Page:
In response to reporting by Outlier Media and ProPublica showing how DTE Energy disconnected electric accounts for nonpayment during the COVID-19 pandemic, the Detroit City Council is calling for the power company to enact a one-year pause on electricity and gas shut-offs.
The resolution, passed at a City Council meeting on Tuesday, cites the findings of an Outlier-ProPublica story last month that analyzed disconnections in Michigan and found DTE shut off accounts 208,000 times between April 2020 and December 2021.
The investigation by the news organizations found that DTE’s rate of electricity shut-offs — disconnections as a proportion of customers — outpaced the six other utilities in Michigan that are owned by private investors and have their prices regulated by the state. Using federal data, the story also compared DTE’s electric rates with other similar utilities in the state. DTE’s residential rates were the second highest in Michigan.
The council began drafting a resolution a week after the investigation was published, and member Gabriela Santiago-Romero introduced it along with another colleague during the group’s most recent meeting. “She’s concerned about the prices of DTE rising and the burden that puts on residents of the city and of her district,” said Hank Kelley, a senior policy analyst for Santiago-Romero, who co-sponsored the resolution with council member Angela Whitfield Calloway.
Santiago-Romero tested positive for COVID-19 on Wednesday and was unavailable to talk.
“We’re still in a pandemic, evidenced by the fact that the council member was impacted just today,” Kelley said. “This impacts people’s ability to work and pay their bills.”
DTE has more than 2 million customers in its service area, which includes Detroit and covers most of Southeast Michigan. The company has told state regulators it has half a million customers living in poverty.
At the onset of the pandemic in 2020, DTE had the shortest moratorium on disconnections of any large utility in the state, three months. The council resolution asks DTE to voluntarily begin a new moratorium on shut-offs, “given the lasting economic impacts of the pandemic, thereby giving its customers some relief.”
The City Council sent its request for a moratorium to DTE executives and to its board of directors; the resolution also requested company leaders come before council to discuss the company’s rates.
Christopher Lamphear, manager of corporate communications for DTE, echoed the utility’s previous skepticism of moratoriums when asked about the council request. “Moratoriums are not always in the best interest of residents because they only allow debt to grow as energy use continues,” he said. “It is important to connect customers to the funds and assistance available, which DTE redoubled efforts to achieve when the pandemic began.”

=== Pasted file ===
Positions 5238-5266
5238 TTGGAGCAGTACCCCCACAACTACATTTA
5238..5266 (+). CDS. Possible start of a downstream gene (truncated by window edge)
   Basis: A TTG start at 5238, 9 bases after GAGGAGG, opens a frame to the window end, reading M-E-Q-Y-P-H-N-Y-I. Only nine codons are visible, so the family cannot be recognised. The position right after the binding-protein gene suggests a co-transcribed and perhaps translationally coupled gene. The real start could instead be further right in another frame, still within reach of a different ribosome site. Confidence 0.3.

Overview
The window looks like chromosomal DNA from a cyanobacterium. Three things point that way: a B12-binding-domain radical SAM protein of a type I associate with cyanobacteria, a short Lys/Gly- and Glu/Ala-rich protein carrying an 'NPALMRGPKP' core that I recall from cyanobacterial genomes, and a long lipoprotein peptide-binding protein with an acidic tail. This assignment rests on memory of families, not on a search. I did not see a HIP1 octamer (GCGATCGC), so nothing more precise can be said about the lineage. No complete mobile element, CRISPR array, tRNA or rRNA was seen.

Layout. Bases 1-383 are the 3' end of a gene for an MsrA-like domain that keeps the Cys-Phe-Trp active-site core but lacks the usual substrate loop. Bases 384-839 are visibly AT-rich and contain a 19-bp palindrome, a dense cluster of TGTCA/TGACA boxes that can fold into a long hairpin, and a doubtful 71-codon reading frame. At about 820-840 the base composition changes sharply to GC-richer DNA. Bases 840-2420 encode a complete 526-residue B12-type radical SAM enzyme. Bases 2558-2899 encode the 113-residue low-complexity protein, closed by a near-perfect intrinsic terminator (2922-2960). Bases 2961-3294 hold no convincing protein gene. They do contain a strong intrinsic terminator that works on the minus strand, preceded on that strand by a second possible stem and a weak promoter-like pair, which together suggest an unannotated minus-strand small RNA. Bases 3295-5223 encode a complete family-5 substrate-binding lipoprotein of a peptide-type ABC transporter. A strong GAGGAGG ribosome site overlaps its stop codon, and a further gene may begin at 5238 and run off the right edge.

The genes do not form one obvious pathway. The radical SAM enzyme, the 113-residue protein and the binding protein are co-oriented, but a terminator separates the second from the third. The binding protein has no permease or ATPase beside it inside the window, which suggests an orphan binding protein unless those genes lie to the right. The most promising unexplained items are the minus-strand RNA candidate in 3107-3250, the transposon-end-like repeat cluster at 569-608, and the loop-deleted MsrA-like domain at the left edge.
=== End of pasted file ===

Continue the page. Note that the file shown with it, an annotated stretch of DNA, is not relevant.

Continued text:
Lamphear did not disclose how DTE will respond to the resolution. However, he said in an email that the city's Public Health and Safety Committee has invited DTE to provide a response at a future meeting.
He also said DTE is committed to its customers and has helped connect them to more than $100 million in assistance last year, while also forgiving $2.6 million in customer debt in 2020.
He said the City Council is expecting an official response from DTE when the two sides meet, but the timing was undecided.
The Michigan Public Service Commission, the state body responsible for regulating utility companies, also received a copy of the council resolution. The MPSC declined to comment on the resolution but a spokesman said, “The MPSC remains focused on affordability for utility customers and improving assistance programs available for low-income customers.”
DTE has asked the MPSC to allow the company to increase electric rates in order to raise an additional $388 million in annual revenue. The MPSC has until October to decide whether to approve the rate increase.
The MSPC has approved six rate increases for DTE since 2011. In each case, the commission gave DTE about half as much as it requested. DTE’s last rate increase was in the beginning of 2020; the utility said it delayed asking for a rate increase until this year because of the pandemic.
DTE’s residential rate, measured as the cost of electricity per kilowatt-hour, is the second highest among investor-owned utilities in Michigan, behind the Upper Peninsula Power Company, a utility with only about 50,000 customers in the northern part of the state. It is also higher than the price charged by the largest utility in each of the other Great Lakes states of Illinois, Indiana, Minnesota, Ohio and Wisconsin. DTE, however, points to monthly bills across the country and says those figures put it at or below the national average.
Michigan Attorney General Dana Nessel has intervened in the current rate case, with an eye toward the impact on consumers. “AG Nessel agrees that energy affordability is essential and has been working hard at reducing or eliminating rate increase requests through advocacy before the MPSC,” her press secretary, Lynsey Mukomel, said.
As for shut-offs for nonpayment, Mukomel said Nessel’s office “is investigating these issues in DTE’s current electric rate case, which allows the office to conduct discovery on these very issues.”